📅 December 6, 2014
The Linux kernel is the engine of Linux. The core. And just as a newer automobile engine can offer improvements and features not found in older models, a newer Linux kernel can offer bug fixes and improvements lacking in earlier versions.
Linux kernels are continually being improved, updated, and endowed with newer features for improved compatibility with new hardware technologies, so if you are experiencing hardware issues, then a kernel update might be worth trying.
Maybe you seek a kernel more recent than what is offered in the current repository? Perhaps you are curious to install the latest kernel to see what it can do? Whatever the reason, this article will show you how to easily install an upstream kernel in your Ubuntu-based Linux distribution.
In this article, I will be upgrading a Linux Mint 17.1 64-bit Cinnamon installation with the latest stable generic kernel 3.16.7. Rest assured, the process is easier than it sounds.
When we mess with the kernel, we are dealing with the “heart” of a Linux installation. If this is your first time to upgrade a kernel, I would recommend practicing inside a virtual machine, such as Linux Mint running in VirtualBox, to gain confidence and familiarity with the process before performing the update on your main machine…Just in case.
Also, backup any important data. I have never experienced any data loss or system corruption due to a kernel update, but again, this is just in case. Kernel updates are practically foolproof, but it never hurts to be sure.
On a final note, be aware that a system reboot is necessary following a kernel installation. Yes, yes, I hear the argument, “But Linux rarely ever needs to reboot!”
Yes, this is true, but when we update critical Linux system files, such as the kernel, a reboot is essential.
You can have many kernel versions installed at once, but only one runs at a time. There is no need to uninstall any previous kernels unless you wish to conserve hard drive space.
When the system boots, the default kernel (usually the latest installed) is loaded, but you can boot to the GRUB menu and choose which kernel you wish to use. Only one kernel is active at a time no matter how many are present on your system.
This is a good thing because it means you can test the new kernel, and if things do not work out, then you can boot to an earlier kernel and remove the new kernel using the Synaptic Package Manager.
Once the new kernel is confirmed to be working properly, I would recommend uninstalling unneeded kernels to save space. Many unused kernels together can consume several gigabytes of hard drive space, which is a precious commodity on a solid state drive should Linux be installed on one.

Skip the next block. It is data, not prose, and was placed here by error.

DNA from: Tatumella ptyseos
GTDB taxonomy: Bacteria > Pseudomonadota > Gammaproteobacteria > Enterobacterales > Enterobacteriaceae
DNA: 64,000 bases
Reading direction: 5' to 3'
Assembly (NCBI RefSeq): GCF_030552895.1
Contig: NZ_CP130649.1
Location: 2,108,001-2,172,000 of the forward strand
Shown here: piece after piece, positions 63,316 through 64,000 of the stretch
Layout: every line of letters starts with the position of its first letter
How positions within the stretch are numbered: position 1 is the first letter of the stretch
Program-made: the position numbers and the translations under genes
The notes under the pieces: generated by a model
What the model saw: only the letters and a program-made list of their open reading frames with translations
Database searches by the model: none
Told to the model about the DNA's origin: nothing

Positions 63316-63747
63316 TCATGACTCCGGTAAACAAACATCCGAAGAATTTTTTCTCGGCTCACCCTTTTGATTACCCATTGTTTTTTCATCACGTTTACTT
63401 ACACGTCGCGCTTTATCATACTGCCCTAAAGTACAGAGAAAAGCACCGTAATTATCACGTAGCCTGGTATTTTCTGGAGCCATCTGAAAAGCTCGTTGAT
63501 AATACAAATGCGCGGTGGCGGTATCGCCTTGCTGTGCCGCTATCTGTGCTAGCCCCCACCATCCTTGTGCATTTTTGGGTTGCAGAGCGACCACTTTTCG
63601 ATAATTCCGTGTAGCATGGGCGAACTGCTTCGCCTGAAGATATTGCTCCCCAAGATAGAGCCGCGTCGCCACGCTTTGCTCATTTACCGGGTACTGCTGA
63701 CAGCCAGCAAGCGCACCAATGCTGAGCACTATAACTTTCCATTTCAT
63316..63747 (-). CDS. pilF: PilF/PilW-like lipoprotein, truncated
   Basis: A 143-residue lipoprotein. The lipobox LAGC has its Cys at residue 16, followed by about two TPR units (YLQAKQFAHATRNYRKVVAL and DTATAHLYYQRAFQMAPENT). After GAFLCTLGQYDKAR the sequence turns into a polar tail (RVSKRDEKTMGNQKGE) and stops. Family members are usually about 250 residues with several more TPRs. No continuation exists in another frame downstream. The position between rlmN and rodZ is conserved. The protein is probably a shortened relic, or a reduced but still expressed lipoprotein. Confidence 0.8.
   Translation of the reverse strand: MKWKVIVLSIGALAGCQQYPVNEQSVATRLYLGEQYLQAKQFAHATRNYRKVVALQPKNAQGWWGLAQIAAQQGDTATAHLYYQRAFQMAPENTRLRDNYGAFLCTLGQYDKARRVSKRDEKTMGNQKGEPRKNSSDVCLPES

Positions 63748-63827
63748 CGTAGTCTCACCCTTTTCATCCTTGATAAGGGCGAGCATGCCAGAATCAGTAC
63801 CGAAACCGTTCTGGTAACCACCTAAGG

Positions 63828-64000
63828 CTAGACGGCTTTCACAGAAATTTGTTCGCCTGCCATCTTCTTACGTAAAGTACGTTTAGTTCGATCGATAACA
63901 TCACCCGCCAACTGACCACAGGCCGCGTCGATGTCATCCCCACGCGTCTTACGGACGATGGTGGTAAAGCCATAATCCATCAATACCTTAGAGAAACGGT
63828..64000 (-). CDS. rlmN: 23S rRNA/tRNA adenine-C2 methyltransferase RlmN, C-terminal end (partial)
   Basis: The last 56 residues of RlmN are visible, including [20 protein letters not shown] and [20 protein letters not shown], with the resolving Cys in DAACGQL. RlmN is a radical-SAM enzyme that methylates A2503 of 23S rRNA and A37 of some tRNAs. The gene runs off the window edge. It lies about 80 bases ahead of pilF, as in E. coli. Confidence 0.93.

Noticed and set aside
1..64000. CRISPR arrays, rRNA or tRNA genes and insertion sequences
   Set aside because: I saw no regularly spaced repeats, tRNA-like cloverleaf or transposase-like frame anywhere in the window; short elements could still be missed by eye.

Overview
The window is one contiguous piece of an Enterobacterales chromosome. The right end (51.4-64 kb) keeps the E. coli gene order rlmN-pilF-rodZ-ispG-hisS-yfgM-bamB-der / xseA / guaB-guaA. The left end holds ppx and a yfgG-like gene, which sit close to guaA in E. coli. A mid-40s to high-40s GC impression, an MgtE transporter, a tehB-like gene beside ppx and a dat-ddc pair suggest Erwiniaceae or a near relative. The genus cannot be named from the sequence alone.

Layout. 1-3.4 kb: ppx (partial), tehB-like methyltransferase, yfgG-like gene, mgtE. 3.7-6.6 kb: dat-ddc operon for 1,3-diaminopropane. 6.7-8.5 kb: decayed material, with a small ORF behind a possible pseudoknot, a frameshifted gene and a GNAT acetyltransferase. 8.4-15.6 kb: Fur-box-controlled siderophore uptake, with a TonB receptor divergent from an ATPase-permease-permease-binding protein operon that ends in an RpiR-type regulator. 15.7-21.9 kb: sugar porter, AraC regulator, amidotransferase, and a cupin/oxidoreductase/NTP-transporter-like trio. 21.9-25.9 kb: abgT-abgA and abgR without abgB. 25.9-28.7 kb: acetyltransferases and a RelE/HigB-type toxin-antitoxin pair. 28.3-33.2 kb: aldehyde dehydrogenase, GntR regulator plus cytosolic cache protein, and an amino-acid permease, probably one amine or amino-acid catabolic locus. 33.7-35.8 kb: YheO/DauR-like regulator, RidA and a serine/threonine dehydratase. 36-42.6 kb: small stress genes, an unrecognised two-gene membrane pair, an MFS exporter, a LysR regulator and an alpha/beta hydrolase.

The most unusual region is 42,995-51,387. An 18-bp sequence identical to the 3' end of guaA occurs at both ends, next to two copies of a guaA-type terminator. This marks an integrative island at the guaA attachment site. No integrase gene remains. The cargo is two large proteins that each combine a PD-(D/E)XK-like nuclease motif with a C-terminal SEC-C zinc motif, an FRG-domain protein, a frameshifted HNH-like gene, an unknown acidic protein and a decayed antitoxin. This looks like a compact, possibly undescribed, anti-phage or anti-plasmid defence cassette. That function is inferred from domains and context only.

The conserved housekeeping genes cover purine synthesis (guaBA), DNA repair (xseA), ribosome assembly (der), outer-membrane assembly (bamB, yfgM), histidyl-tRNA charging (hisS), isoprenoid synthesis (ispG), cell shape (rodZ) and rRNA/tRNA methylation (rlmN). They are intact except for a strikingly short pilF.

However, do not uninstall the first kernel that was originally installed with the Linux distribution since that is your fallback kernel guaranteed to function correctly with your chosen distribution. Also, it is usually a good idea to keep all kernels present that were installed as a result of a distribution upgrade.
Source or Precompiled?
This article uses precompiled kernel packages from http://kernel.ubuntu.com/~kernel-ppa/mainline/. While you can download and compile your own kernel from the Linux source code, I have found this to be a labor and time-intensive process. The last time I compiled a Linux kernel, the entire process took over five hours.
That was some time ago using slower processors. With Ubuntu-based distributions, we have the convenience of using the latest upstream kernels that have been compiled for us to save time.
Using precompiled kernels does carry a few risks:
1. We assume that the kernel is trustworthy. (Not malicious, no hidden rootkits, not filled with sneaky spyware, and so on.)
2. We assume that it will function as intended. (People make mistakes, and programmers are no different. Bugs can happen despite the best intentions.)
I have been using these kernels over the past several years, and I have never encountered any problems.
However, if you are paranoid or wish to compile a kernel with custom features, then give compilation a try. Kernel compiling is a great system-level experience…but you might find, like I did, that it is not something you will want to perform often.
Visit the uptream kernel web site and go straight to the kernel listing at http://kernel.ubuntu.com/~kernel-ppa/mainline/. We want mainline kernels. Each version resides in its own directory.
Kernel versions are labeled with a number, such as v3.16.7, v3.17, or v3.18. The higher the number the more recent the kernel.
But be aware!
There are two types of kernels: Developmental and Production. Developmental kernels have an odd second number (3.13, 3.15, 3.17), and they are under development until the bugs have been worked out. Think of them as beta kernels. Often, these kernels will run fine, and many distributions use them.